Coors Boycott contingent

Coors Boycott contingent

On the tail of the tremendous same sex marriage victory and with the 2016 U.S. elections fast approaching, the ruling class forces of the rich and powerful are now forced to decide how to relate to this historic moment in the LGBTQ struggle for equality.

Some candidates, mainly Democrats like Hillary Clinton, who only a short time ago refused to endorse marriage equality at all, are already rushing to pretend that they are lifelong allies of the movement. Others, right-wing bigots, will use their reactionary and false version of history as an attempt to incite more hatred and violence against LGBTQ people, and to sow divisions among all workers on the issue of civil rights.

The spectacular ruling by the U.S. Supreme Court, however, did not come about suddenly. Rather, the ruling was the result of a dramatic sea-change in public opinion on the issue of marriage equality, in response to decades of struggle carried out over decades in cities large and small.

Morris Kight

Morris Kight

The struggle against Coors Beer, embodied in the Coors Beer Boycott that began in 1977 and continued through the Reagan years and beyond, is an important example of working class unity that took up the banner of LGBTQ rights through an unshakable alliance of gay activists and organizations, labor unions, immigrant rights groups and other anti-racist sectors, setting the basis for the unity that these movements share today.

Reagan’s breaking of the PATCO air traffic controllers union in 1981 exemplified the first shot in a huge offensive against labor and working people in general — in which the unions lost over 5 million members during those years.

Scott Smith

Scott Smith

The Coors Beer Boycott was a counter-offensive of the people against Reagan’s anti-labor offensive — one of the most wide-spread and militant labor struggles in decades. In 1977, ferociously anti-union Coors Beer moved to smash the union after a strike of nearly 1,500 workers in 1977. Part of the anti-union campaign was to fire without cause workers suspected of being lesbian, gay, bisexual, trans, or queer from its Colorado-based brewery.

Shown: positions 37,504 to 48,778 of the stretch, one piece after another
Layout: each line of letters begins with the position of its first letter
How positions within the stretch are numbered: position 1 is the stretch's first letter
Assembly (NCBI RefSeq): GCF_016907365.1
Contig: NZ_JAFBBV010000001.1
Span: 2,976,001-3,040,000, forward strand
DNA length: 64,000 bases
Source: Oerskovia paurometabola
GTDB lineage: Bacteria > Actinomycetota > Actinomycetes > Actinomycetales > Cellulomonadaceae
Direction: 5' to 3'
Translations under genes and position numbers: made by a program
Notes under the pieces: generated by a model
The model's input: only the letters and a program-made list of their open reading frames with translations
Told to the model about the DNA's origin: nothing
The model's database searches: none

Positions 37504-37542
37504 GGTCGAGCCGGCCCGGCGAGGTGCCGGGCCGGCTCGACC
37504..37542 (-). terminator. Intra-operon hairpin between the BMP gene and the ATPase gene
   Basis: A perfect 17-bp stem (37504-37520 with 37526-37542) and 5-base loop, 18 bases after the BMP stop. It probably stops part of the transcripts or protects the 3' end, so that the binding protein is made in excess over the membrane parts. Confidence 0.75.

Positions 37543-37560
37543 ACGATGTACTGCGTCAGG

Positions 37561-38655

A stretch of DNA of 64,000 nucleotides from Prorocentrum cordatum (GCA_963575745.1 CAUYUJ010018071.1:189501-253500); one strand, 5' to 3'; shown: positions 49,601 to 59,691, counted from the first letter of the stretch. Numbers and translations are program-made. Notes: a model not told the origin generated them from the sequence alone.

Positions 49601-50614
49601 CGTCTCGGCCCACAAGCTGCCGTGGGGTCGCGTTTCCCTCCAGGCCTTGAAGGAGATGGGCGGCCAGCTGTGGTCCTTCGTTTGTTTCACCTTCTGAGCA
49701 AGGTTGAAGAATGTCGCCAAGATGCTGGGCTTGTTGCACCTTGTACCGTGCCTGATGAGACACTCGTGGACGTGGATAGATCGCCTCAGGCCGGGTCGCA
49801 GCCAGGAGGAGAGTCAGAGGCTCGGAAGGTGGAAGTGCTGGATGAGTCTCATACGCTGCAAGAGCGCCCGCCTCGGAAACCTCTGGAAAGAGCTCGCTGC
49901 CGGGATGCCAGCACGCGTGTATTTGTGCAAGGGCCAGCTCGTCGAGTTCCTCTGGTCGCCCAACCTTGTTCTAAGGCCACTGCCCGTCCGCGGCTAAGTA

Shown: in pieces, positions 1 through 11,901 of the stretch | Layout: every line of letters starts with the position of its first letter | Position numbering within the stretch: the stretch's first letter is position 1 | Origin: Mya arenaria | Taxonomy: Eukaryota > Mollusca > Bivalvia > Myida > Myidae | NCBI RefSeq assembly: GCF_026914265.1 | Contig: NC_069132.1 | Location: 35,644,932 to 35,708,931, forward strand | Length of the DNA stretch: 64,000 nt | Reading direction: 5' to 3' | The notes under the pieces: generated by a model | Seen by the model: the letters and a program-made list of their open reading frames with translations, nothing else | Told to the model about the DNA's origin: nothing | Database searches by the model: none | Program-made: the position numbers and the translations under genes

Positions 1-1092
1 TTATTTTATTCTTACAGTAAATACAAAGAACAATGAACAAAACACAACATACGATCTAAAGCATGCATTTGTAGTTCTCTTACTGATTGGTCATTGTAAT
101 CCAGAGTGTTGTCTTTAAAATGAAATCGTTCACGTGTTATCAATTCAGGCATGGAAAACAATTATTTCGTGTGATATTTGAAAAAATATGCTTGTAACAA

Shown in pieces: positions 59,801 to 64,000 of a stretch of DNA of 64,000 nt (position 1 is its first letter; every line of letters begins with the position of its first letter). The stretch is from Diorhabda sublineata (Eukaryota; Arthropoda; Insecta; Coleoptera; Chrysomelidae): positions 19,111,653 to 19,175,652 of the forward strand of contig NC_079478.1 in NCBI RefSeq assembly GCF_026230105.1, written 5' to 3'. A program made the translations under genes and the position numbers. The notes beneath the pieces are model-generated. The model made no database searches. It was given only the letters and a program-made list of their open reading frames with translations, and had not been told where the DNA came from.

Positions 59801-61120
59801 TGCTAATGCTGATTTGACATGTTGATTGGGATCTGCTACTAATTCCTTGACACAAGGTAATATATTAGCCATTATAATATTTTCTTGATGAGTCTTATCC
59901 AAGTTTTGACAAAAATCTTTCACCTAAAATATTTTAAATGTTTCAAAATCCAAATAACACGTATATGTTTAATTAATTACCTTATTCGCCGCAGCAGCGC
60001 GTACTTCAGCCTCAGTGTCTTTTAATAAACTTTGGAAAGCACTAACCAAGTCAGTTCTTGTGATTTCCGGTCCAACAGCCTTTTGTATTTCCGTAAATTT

Coors Boycott poster

Coors Boycott poster

At the same time, the Coors family was the funding power behind anti-immigrant legislation in Colorado, California and other states. A large number of the union fighters at Coors were immigrants from Mexico. For years there was no women’s bathroom at the Coors Brewery as management refused to hire women. Workers who applied for positions at Coors underwent lie detector tests in which they were asked their opinions about collective bargaining and if they were homosexual.

In 1975 Coors reluctantly agreed not to discriminate against Blacks, Latinos and women after a settlement was reached under the federal Equal Employment Opportunity Commission (EEOC) lawsuit against Coors. Joseph Coors, a founder of the right-wing think-tank, the Heritage Foundation, became the corporate poster-child for the Reagan administration and the target of an unprecedented united fightback movement—a new movement that concurrently emerged along with the AIDS movement and after the first march for LGBTQ rights in Washington, D.C. in 1979. The alliance of these forces at the time laid the basis for the current united movement of today.

Morris Kight and Scott Smith, two exemplary leaders

Morris Kight is recognized by many as one of the founding members of the modern day LBGTQ movement. Kight was a close collaborator with Harry Hay. Both men are credited with forming the Mattachine Society. Along with the Daughters of Bilitis, a lesbian rights organization, Mattachine was one of the first gay rights organization in the U.S.

Harry Hay was a communist activist, labor organizer, anti-war, anti-racist fighter, and advocate for Native Rights. Morris Kight was a close collaborator with several organizers who today are members of the Party for Socialism and Liberation.